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an unsettling look at growing up
on 14 April 2014
I know I shouldn’t review this book by looking at other reviews, but it’s difficult not to. It’s really interesting to see some of the words used to describe this book, but even more interesting to see the comments made about Pearl, the little girl whose world we enter into in this novel. Experience tells me that some children are cruel to each other, and bully each other, that children feel jealousy, and love and that they feel these things deeply enough for their echoes to linger into adulthood; it also suggests that their world views, and sense of propriety are limited, usually to (or by) direct experience. Pearl seems typical in this respect and I admire the fact that Davies has chosen to portray her whims and wickedness with such candour.
If Pearl is perhaps more confused (horrid/evil?) than the “average” child, whoever they might be, there are at least some mitigating factors: a newborn sibling (aka “The Blob”), a mother who has significant mental health issues, and a loving father who is well-meaning enough but appears increasingly unable to cope. Again, to me, this seems a plausible slice of reality; dysfunctional being the new “normal”. Pearl is a wicked child at times, but not devoid of sympathy when placed in the wider context of the family situation in which she is growing up.
Davies has chosen to write this book in page long vignettes, each separately titled. She gives us a different take on the standard formula of the novel which I think works well. There is some jumping about in time, but the story doesn’t lose coherence because of this, and the overall reading experience is easy with enough of a “conclusion” for it to be fulfilling. The classic oedipal themes explored help to create this comfortable narrative arc within the more experimental structure of the novel. The prose is concise, conveying descriptive information of the sights and smells and textures of childhood; the woods are a place of worms, leaves, roots and water; everything is connected with the senses: this style makes the story feel as though it is experienced by the reader rather than being told to us.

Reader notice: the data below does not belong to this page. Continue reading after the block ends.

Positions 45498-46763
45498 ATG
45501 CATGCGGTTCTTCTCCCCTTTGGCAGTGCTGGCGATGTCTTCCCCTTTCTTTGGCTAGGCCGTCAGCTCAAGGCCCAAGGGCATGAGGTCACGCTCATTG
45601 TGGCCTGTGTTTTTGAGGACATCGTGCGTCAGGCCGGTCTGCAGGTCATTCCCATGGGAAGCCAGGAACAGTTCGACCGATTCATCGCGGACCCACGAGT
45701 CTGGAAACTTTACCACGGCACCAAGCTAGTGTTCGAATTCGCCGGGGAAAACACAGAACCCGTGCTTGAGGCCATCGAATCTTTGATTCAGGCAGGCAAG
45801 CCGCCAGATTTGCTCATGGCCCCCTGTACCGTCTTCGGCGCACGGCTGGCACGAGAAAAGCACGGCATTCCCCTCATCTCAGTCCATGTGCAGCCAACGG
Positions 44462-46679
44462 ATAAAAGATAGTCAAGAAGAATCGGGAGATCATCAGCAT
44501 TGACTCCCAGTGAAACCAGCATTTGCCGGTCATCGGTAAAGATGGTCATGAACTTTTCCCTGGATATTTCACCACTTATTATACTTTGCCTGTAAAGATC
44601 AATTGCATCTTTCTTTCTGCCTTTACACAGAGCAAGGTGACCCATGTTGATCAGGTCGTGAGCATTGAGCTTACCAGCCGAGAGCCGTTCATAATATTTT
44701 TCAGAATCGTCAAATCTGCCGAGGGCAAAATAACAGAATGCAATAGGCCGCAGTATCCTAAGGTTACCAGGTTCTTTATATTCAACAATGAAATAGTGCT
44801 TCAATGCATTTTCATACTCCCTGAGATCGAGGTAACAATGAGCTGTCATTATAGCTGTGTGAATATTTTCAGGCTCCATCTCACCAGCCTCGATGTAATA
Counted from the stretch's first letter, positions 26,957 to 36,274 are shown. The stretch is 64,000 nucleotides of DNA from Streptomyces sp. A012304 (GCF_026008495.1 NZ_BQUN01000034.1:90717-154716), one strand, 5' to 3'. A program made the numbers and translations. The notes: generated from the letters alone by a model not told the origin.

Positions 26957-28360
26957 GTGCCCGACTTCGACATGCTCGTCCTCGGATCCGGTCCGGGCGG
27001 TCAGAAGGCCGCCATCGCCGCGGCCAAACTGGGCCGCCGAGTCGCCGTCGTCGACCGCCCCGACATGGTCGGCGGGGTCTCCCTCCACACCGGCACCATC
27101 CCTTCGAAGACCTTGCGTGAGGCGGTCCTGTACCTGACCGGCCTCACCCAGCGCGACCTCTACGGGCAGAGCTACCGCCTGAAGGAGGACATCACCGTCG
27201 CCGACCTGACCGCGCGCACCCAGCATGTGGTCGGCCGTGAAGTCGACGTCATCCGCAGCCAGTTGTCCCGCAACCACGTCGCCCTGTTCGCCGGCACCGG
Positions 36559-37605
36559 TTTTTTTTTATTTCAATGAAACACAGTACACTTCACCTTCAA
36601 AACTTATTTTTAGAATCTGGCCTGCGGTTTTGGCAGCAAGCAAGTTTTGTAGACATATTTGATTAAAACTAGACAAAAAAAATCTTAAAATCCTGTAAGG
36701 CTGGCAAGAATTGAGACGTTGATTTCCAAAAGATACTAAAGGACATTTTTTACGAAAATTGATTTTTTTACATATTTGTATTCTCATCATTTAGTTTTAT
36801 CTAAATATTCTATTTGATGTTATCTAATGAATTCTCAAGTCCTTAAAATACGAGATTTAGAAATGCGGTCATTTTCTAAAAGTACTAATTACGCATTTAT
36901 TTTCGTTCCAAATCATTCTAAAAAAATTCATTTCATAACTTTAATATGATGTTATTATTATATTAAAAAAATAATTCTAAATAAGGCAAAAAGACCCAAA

I’m not sure if I enjoyed this novel, even though I admire the risks it is taking both thematically and stylistically. The character of Pearl is written in a way that is going to be divisive as she acts out a more extreme version of the desires and manipulative whiles that every child is subject to. Reasons She Goes to the Woods offers us an unsettling look at growing up through the eyes of a girl who is struggling to control, discover and understand her place in the world.